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with more appearance of consideration for his new subordinate office; in hopes, that, yielding himself, for the present, to the persons who have effected these changes, he may be able to game for the rest hereafter. On no other principles than these, can the conduct of the court of Vienna be accounted for. The subordinate court of Brussels talks the language of a club of Feuillans and Jacobins.

In this state of general rottenness among subjects, and of delusion and false politicks in princes, comes a new experiment. The king of France is in the hands of the chiefs of the regicide faction, the Barnaves, Lameths, Fayettes, Perigords, Duports, Robespierres, Camus's, &c. &c. &c. They who had imprisoned, suspended, and conditionally deposed him, are his confidential counsellors. The next desperate of the desperate rebels call themselves the moderate party. They are the chiefs of the first assembly, who are confederated to support their power during their suspension from the present, and to govern the existent body with as sovereign a sway as they had done the last. They have, for the greater part, succeeded; and they have many advantages towards procuring their success in future. Just before the close of their regular power, they bestowed some appearance of prerogatives on the king, which in their first plans they had refused to him; particularly the mischievous, and, in his situation, dreadful prerogative of

Moderate pariy.

a Veto,

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a Veto. This prerogative, (which they hold as their bit in the mouth of the National Assembly for the time being) without the direct assistance of their club, it was impossible for the king to shew even the desire of exerting with the smallest effect, or even with safety to his person. However, by playing through this Veto, the Assembly against the king, and the king against the Assembly, they have made themselves masters of both. In this situation, having destroyed the old government by their sedition, they would preserve as much of order as is necessary for the support of their own usurpation.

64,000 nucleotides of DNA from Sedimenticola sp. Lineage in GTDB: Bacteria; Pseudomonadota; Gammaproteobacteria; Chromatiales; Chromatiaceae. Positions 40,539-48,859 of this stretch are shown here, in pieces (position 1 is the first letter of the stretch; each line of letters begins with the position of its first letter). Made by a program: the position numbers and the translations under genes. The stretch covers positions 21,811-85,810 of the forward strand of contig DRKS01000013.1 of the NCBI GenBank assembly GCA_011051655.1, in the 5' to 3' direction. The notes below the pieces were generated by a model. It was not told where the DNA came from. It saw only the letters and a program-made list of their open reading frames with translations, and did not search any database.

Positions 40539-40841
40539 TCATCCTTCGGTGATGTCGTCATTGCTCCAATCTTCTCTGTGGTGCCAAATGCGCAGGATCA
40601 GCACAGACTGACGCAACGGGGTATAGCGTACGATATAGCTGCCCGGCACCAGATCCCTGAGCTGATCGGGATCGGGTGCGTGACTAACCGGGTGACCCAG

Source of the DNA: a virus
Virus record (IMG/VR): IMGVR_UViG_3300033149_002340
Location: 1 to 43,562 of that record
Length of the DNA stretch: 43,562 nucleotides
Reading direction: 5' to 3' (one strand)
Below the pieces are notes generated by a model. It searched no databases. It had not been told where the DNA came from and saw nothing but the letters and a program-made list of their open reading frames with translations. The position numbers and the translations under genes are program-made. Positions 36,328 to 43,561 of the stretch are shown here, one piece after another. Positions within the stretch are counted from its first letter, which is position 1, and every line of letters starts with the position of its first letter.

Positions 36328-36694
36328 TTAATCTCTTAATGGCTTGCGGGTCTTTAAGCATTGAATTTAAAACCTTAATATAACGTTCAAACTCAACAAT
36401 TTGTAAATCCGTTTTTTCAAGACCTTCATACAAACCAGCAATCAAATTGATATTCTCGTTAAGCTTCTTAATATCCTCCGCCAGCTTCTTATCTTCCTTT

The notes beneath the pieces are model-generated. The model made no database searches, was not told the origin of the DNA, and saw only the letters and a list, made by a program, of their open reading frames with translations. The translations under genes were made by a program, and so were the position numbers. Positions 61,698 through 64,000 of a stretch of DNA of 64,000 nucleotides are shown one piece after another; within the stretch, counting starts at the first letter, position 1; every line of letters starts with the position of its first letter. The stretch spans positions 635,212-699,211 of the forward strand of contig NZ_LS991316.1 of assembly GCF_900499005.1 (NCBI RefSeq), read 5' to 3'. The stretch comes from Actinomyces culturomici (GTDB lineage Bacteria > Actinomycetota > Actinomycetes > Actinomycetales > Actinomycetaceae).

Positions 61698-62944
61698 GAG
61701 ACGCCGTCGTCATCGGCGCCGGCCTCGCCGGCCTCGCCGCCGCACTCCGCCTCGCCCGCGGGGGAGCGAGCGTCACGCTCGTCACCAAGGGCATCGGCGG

It is believed that this, by far the worst party of the miscreants of France, has received direct encou- bassador. ragement from the counsellors who betray the emperour. Thus strengthened by the possession of the captive king (now captive in his mind as well as in body) and by a good hope of the emperour, they intend to send their ministers to every court in Europe; having sent before them such a denunciation of terrour and superiority to every nation without exception, as has no example in the diplomatick world. Hitherto the ministers to foreign courts had been of the appointment of the sovereign of France previous to the Revolution; and, either from inclination, duty or decorum, most of them were contented with a merely passive obedience to the new power. At present, the king, being


entirely in the hands of his jailors, and his mind broken to his situation, can send none but the enthusiasts of the system-men framed by the secret committee of the Feuillans, who meet in the house of Madame de Stahl, M. Necker's daughter. Such is every man whom they have talked of sending hither. These ministers will be so many spies and incendiaries; so many active emissaries of democracy. Their houses will become places of rendezvous here, as every where else, and centers of cabal for whatever is mischievous and malignant in this country, particularly among those of rank and fashion. As the minister of the National Assembly will be admitted at this court, at least with his usual rank, and as entertainments will be naturally given and received by the king's own ministers, any attempt to discountenance the resort of other